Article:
As previously discussed, CT antigens are considered to be a promising target for immunotherapy due to their restricted expression in normal tissues (except in the testes, which do not express HLA molecules). MAGEA1 expression was detected in myxoid liposarcoma (11.0%) (13), medulloblastoma (4.0%) (14), head and neck squamous cell carcinoma (13.0%) (15), seminoma (16.6%) (16) and esophageal squamous cell carcinoma (38.8%) (17) as demonstrated by IHC. MAGEA3 expression was detected in gastric carcinoma (45.0%) (18), head and neck squamous cell carcinoma (45.0%) (19), invasive intrahepatic cholangiocarcinoma (47.0%) (20), and prostate cancer (85.8%) (21) as demonstrated by IHC. MAGEA4 expression was detected in uterine endometrioid adenocarcinomas (12.0%), uterine papillary serous carcinomas (63.0%), uterine carcinosarcoma (91.0%) (22), urinary squamous cell carcinoma (45.5%) (23), cervical squamous cell carcinoma (33.0%) (24), breast cancer (74.0%) (25) and oral squamous cell carcinoma (56.5%) (26). NY-ESO-1 expression was detected in invasive ductal carcinoma of the breast (11.2%) (27), metastatic malignant melanoma (32.0%) (28), head and neck squamous cell carcinoma (4.3%) (29) and non-small cell lung cancer (25.0%) (30). GAGE7 expression was detected in spermatocytic seminoma (67.0%), seminomas (4.0%) (31) and advanced breast carcinoma (43.9%) (32).

Clinical trials of immunotherapeutic targets for CT antigens have been actively performed. NY-ESO-1, MAGEA3 and MAGEA4 are of particular interest to researchers and clinicians, and developments in immunotherapeutic techniques including peptide vaccines, dendritic cell vaccines and T cell receptor gene transduced T lymphocytes for these CT antigens are currently underway (3335).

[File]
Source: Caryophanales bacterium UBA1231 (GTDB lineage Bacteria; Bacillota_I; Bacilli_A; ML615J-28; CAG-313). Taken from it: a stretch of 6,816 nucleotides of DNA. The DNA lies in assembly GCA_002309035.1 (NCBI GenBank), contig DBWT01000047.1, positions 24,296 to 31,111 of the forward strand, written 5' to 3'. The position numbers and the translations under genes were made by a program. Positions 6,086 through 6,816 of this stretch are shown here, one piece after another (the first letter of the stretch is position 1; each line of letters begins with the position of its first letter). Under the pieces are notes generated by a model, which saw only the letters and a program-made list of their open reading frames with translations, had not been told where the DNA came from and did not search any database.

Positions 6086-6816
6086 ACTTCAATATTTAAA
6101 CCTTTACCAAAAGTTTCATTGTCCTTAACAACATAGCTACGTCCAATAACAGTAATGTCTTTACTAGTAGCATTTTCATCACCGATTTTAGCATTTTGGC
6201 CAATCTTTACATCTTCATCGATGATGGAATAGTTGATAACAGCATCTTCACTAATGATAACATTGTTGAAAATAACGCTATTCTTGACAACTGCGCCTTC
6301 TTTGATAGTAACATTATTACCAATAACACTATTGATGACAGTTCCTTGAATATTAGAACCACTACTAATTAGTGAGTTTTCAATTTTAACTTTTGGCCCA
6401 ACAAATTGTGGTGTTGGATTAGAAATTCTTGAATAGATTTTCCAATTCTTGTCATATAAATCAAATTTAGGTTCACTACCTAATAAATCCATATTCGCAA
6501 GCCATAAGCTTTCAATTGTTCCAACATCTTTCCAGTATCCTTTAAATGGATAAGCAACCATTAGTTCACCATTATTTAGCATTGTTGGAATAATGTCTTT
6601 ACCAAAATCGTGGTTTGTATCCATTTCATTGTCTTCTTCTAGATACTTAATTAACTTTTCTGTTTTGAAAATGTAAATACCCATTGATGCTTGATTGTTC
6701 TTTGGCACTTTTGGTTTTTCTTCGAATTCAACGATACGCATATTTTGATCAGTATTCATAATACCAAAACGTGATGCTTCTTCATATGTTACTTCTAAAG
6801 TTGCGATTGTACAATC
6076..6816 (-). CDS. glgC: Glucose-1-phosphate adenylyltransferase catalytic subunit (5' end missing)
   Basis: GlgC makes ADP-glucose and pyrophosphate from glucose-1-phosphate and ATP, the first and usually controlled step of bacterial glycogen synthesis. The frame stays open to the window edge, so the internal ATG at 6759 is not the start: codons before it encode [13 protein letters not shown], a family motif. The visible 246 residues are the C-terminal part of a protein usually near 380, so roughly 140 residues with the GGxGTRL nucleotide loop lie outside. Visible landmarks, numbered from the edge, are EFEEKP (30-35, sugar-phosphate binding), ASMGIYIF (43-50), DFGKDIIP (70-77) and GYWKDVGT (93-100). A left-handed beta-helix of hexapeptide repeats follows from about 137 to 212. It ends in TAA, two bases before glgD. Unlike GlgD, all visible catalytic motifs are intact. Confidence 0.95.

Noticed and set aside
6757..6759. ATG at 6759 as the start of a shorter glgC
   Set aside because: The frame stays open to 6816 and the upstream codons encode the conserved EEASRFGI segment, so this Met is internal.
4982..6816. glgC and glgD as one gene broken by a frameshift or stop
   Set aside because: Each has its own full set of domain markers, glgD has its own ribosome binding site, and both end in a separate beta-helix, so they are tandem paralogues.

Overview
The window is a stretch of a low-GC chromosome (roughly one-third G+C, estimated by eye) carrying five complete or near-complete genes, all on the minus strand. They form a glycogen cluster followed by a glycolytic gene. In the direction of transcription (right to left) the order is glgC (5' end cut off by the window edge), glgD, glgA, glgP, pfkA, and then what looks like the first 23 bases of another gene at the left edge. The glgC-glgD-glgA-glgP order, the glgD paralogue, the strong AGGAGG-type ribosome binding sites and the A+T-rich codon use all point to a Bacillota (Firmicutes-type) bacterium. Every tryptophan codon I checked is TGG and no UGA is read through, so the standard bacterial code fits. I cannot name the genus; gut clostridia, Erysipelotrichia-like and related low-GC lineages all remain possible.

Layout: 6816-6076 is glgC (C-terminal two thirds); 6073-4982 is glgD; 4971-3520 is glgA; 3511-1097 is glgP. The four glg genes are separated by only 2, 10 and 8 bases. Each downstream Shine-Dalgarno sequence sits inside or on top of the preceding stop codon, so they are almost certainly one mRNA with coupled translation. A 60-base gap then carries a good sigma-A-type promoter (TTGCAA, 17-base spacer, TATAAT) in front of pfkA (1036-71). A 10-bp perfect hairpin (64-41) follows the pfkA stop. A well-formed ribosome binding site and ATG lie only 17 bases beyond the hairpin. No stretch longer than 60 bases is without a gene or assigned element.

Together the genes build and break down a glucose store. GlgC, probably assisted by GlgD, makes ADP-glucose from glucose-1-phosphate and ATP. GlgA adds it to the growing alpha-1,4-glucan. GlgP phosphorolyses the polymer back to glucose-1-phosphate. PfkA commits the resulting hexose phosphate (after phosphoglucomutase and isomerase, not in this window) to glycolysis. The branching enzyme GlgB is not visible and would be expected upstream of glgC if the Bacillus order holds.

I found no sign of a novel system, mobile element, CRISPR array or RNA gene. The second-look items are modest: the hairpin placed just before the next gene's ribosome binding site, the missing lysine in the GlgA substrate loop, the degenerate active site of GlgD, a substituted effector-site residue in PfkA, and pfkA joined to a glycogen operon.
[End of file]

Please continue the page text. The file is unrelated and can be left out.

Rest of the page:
However, little is known about the expression of CT antigens in sarcomas, and even less is known about their expression in leiomyosarcoma. Previously, NY-ESO-1 expression in various sarcomas had been analyzed using IHC and revealed that leiomyosarcomas demonstrated negligible NY-ESO-1 protein expression (36,37). Another study surveyed the mRNA expression of CT antigens in several ULMS and NULMS cases and reported that ULMS demonstrated relatively higher mRNA expression of CT antigens compared with NULMS (38). The results of the present study coincide with these results. However, there appear to be no other studies that evaluate the protein expression of CT antigens other than NY-ESO-1 in ULMS or NULMS. The present investigation therefore appears to be the first to determine the protein expression of CT antigens in ULMS and NULMS. The results of the present study revealed that the expression of CT antigens was dominant in ULMS compared with NULMS. Additionally, considering the rate of positivity and high expression, GAGE7 and MAGEA4 may be potential targets for immunotherapy in ULMS cases.